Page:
X-axis Part II
5 Bears Home Homebrew CNC bench mill

In Part I, we finished machining the cast-iron table and are beginning to mount hardware more or less permanently. Need I say it again? alignment... accuracy... parallelism... etc. Errors in hardware installation can become magnified on the extremes of the table, so we want this stuff to be done right the first time. The finest motion hardware in the world won't help you if not correctly installed. For example, if the rails are not parallel to the working side of the table, machining a flat when the mill is complete will produce a taper cut, i.e. the stock will be thinner at one end than the other.

The completed end plate is secured to the table with the 4 ea 10mm SHCS. The screws are tightened slightly; then, the table is inverted on a granite plate, and everything lined up as much as possible, before final tightening. The granite surface plate ensures the end plate does not project above the table top when the work table is turned over once more to its final operating position.
The ballscrew is installed into the simple support end, and the driven-end bearing block is temporarily secured to the end plate with 4 ea. 1/4" SHCS. Note the brass wavy washers, which provide some pressure of the bearing block to the plate, yet allows lateral movement of the block assembly.
At this point, the end plate is quite secure; the rails and blocks are installed, aligned, and torqued. The simple support end (shown in the picture) for the ballscrew is secured tightly. The driven end of the ballscrew (off picture, to the left) is held only by the spring of the wavy washers. The ballnut is similarly held to its carrier, via washer pressure only, and may be shfted slightly.

It is time to secure the saddle plate. Note the planar accuracy cuts for the 4 blocks, and the central cut for the ballnut carrier. All four THK block cuts are in the same plane, while the depth of the ballnut carrier cut, while parallel to the block cuts, is of a calculated depth to allow tightening of the carrier cap screws within the limits of the through holes. The plate is dropped down on the blocks, carefully registered and aligned, and the 16 ea. 4mm stainless SHCS are sequentially tightened.

When the smoke cleared, the plate is secured to the blocks, and exactly 0.020" of clearance exists between the simple support end of the ballscrew, and the plate, as intended. CAD is a wonderful thing!

Note how thin the aluminum becomes at the top of the bearing retainer, as pictured... it is a tight fit between the iron table and the aluminum saddle plate.

The saddle plate, which is secured only to the way blocks, is moved by hand to a position as far over towards the simple support end as possible. In this picture, the driven end of the ballscrew is off-camera, towards 8 o'clock. This prepares the assembly for attachment of the ballnut carier to the plate.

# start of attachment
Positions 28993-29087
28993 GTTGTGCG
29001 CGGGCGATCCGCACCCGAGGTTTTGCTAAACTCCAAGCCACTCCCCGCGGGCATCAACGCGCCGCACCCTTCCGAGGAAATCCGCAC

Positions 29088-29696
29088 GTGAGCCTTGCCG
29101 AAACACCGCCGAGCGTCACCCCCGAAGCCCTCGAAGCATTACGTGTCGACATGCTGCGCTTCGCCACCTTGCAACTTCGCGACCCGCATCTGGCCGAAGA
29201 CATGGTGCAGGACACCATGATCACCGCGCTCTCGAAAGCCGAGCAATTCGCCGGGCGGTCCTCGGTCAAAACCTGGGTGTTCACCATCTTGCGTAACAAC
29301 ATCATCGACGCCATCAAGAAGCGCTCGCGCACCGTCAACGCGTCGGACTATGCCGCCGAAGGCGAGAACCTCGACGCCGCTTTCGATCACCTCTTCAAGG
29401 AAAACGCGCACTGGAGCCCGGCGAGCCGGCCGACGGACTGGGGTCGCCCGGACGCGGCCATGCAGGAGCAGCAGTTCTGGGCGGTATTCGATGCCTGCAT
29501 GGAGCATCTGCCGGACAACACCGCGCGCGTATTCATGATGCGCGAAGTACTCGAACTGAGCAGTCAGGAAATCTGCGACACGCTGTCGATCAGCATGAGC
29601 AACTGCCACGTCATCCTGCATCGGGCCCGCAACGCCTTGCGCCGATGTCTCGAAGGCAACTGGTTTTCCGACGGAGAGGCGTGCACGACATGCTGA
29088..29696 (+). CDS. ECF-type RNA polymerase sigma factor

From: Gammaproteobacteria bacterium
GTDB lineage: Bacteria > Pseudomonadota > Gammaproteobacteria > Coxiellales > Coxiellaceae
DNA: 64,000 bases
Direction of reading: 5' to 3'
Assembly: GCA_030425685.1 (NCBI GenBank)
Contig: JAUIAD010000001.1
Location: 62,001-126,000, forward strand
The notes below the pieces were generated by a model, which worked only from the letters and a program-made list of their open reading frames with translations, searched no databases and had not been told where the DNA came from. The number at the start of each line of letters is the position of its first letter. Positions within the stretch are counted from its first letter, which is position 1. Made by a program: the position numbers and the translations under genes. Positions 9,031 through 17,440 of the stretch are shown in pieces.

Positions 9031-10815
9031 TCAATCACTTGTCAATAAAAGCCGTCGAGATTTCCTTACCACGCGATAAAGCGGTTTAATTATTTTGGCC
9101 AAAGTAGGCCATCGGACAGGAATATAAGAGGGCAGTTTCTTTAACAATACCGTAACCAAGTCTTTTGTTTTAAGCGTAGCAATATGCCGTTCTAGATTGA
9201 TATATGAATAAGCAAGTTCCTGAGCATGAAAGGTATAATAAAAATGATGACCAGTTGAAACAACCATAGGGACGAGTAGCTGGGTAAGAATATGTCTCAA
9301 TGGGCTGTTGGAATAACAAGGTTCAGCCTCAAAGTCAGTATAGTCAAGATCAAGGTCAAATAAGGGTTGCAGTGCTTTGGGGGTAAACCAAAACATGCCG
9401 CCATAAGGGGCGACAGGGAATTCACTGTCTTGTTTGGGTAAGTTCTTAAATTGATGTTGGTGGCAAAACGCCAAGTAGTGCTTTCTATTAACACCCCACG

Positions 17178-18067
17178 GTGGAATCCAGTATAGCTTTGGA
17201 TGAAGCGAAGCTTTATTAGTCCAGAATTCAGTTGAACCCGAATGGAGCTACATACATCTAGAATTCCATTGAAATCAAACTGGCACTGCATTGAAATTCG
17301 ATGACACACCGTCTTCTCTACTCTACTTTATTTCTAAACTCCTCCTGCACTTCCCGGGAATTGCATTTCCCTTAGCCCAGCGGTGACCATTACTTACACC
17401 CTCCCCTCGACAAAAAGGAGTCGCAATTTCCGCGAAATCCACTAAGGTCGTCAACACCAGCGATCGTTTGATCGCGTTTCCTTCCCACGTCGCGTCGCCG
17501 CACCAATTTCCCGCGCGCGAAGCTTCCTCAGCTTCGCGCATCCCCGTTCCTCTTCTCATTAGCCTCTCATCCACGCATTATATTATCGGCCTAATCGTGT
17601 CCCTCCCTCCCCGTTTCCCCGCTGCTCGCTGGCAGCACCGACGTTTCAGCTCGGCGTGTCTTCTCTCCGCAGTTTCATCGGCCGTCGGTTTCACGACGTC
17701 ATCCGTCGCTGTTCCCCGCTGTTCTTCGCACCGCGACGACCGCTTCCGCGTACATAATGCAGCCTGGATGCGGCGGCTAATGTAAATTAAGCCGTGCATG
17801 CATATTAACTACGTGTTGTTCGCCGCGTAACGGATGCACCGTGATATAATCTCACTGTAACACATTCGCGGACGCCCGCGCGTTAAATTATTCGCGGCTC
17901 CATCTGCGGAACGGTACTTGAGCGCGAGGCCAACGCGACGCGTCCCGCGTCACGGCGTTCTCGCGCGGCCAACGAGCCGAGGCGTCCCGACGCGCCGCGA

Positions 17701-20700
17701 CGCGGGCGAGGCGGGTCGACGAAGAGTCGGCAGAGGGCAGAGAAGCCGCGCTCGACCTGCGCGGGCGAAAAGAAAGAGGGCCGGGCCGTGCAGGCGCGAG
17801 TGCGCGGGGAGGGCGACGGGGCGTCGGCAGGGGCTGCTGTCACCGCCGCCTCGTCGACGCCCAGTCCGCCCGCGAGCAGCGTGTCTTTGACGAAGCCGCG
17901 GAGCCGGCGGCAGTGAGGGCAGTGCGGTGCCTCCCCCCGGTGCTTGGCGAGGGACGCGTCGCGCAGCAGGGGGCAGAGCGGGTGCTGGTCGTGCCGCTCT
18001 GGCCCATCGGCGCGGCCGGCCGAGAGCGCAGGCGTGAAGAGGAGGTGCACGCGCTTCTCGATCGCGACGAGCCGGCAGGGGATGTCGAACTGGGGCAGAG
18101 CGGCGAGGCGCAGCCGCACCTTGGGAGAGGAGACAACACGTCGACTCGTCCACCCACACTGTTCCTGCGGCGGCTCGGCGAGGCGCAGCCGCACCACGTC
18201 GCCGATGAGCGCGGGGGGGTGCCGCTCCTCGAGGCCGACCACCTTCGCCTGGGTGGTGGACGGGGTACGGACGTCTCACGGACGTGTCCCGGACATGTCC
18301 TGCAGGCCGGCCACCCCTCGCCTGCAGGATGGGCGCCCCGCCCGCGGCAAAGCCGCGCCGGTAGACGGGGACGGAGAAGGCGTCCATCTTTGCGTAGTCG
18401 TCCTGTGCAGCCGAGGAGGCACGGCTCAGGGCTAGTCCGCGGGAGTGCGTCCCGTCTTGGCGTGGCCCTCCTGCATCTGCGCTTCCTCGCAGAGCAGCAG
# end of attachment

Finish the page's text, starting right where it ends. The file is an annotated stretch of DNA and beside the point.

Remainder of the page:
Note that at this point, the simple end of the ballscrew, which has as its bearing carrier the clamp block, is firmly secured to the table. By mounting the nut carrier now, any vertical pressure on the ballscrew will move the driven end of the ballscrew, held only by the wavy washers.

Remember that the four screws securing the ballnut to the carrier are a bit loose? By alternately tightening and loosening these four, as well as the two heavy carrier-to-plate screws, we work the mounting of ballnut, to carrier, to plate, into a stress-free, accurate state relative to the ballscrew. All of this is done as close to the simple end of the ballscrew as possible.

Once the ballnut mount is tightened firmly, the sadlde plate is moved to the opposite end, the fixed end, where the servo mounts. At that end, the bearing block is free to move within the limits of the oversized bolt holes. Once the saddle plate arrives at the end, it will have physically moved the bearing block into the best position by itself. All that remains is to tighten the 4 bolts which retain the bearing block tot he end plate. Whew! Lots of fiddling, but its easier to do than describe.

To summarize the order of operations - the simple end of the ballscrew is secured to the iron table underside. With the nut next to the simple end, the ballnut is secured. The saddle plate is moved to the drive end, then the drive end bearing block is secured.

For each tightening operation with multiple screws, each SHCS is secured in an alternating pattern, gradually increasing the torque. Note the lower two SHCS have had their heads turned to a smaller OD. This was necessary to clear them with the two closest THK blocks. Doing so got me an additional 1/4" of travel. You need as much travel as you can get on a mill this size!

Done! A test with the manual crank handle showed smooth, flawless motion. Of course, I had to mount a motor and do an accuracy test! This was the first motion I had created via CNC in my own shop. Was it accurate? Find out!